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"Somebody claiming to be DeEtte wrote:
Hello - I am trying to get ahold of the blow-up dolls used in the new Diesel print campaign (the bizarre twist on the Russian nesting doll). Any idea if these can be purchased online?? http://www.zoozoom.com/magazine.aspx?type=ad&id=45
btw, it's perfect for some twisted viral or spoof. suprised no one's run with it. or have they??"
DeEtte, tell Diesel they can stuff their viral spam tactics up their ass, OK?
Spoofing the Citroen robot dance, Maverick Media has created a version, called Car Jak'd, to promote the Sony Playstation 2's Jak X combat racing game. The original robot in the ad, which, itself, has been spoofed a few times is, with this spoof finally laid to rest.
This is at least the 4th email we have received about this viral supposedly created by Subway:
"Somebody claiming to be Jason wrote:
One of my friend's forwarded me this link. I haven't heard anything about it so I thought I'd share.
Seems Subway is doing some kind of video site aimed at teens. it's called SA. The content ranges; some of it is pretty funny. And it looks like they give away Subway gift certificates and other prizes too.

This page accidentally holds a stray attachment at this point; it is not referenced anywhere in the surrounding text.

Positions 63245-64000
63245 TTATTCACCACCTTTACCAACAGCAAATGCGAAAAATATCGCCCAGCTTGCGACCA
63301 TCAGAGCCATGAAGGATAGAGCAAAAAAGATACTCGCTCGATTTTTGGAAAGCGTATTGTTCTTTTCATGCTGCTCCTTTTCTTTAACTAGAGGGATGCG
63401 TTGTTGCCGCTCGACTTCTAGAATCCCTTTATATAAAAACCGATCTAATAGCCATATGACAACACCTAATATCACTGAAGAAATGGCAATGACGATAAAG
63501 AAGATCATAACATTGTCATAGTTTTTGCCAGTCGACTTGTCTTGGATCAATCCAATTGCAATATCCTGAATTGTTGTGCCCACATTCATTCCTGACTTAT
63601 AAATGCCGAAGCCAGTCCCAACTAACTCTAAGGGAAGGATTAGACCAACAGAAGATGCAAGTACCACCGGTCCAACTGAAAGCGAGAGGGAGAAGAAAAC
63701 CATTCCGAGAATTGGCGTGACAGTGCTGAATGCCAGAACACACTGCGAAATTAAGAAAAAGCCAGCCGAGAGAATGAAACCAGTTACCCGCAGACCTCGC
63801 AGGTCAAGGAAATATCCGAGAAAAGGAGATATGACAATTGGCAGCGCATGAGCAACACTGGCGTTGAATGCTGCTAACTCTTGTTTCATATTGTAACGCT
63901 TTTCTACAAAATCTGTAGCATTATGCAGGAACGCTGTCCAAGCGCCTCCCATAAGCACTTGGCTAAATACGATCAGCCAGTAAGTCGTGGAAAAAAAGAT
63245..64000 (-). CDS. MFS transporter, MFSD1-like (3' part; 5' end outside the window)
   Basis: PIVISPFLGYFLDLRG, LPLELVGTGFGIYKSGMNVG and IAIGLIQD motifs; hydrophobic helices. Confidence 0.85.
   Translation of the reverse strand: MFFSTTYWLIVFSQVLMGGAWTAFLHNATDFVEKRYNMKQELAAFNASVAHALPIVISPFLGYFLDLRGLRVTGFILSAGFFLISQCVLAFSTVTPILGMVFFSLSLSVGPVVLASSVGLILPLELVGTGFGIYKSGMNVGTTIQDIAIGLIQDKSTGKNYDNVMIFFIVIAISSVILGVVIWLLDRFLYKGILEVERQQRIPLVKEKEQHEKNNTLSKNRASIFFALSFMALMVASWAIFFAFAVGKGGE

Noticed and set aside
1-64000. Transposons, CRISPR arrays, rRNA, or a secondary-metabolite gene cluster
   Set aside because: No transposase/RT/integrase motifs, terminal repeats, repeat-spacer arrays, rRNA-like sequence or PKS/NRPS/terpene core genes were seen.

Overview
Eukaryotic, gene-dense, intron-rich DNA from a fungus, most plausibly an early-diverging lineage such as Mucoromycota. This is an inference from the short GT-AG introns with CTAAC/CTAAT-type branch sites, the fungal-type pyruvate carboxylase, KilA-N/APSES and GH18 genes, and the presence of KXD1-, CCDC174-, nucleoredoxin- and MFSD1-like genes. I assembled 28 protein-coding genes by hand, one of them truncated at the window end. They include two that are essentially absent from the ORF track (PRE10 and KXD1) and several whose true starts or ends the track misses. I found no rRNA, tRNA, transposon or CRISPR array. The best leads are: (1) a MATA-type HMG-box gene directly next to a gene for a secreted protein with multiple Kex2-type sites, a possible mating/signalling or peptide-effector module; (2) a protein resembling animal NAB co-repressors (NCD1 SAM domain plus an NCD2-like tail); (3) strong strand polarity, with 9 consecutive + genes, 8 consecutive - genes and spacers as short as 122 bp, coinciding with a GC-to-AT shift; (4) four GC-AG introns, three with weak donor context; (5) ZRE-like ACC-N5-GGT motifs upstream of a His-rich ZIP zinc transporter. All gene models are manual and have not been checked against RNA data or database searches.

Just thought I'd share."
Yea, Jason. Of course you thought you'd share. You and all the other people being paid to spread this thing around. It's not even good enough to warrant sharing.
To promote its UK website, podcast and blog, Playboy has launched a a viral which, while containing no nudity, might raise your blood pressure a bit if you use your imagination.
In a last ditch effort to convince people boneless pig meat is a good thing, McDonald's has launched the MicRib Farewell Tour. Apparently, the McRib was popular at one time but the company is considering dropping the product unless people respond to the promotion which consists of a microsite where fans can find out where and when McDonald's is serving McRib, get McRib trivia, write McRib Haikus, submit their own McRib photos, download official McRib t-shirt decals and send phone messages to fellow McRib fanatics. They can also sign the "Save the McRib" petition and explore the BPFAA (the Boneless Pig Farmers Association of America) website, bonelesspigs.org, a fictitious organization that promotes the good will of boneless pigs. Hmm. OK. Why spend all this money if the product is just going to be dumped? Oh wait, silly me, they're not dumping the product, they're renewing demand by making us feel sorry for a bunch of boneless pigs. That's it.
The Wilford Brimley-like videos are pretty funny though.
After wooing Neil French with a job offer, Hart+Larson, milking the buzz train, is now after Kate Moss promising her a chance to "take off her Choos and lie back, relax and think." She's also promised Hart+Larson will "play Twister together and then head outside to drink Coke on the stoop." There's also a video, called 14 and Wow, which, we're quite sure, has some inner meaning but, currently, it escapes us. Lastly, Hart+Larson asks Kate, and everyone else, to contact the agency at womendocokesodoweexiletheonceidealized@hartlarsson. Fun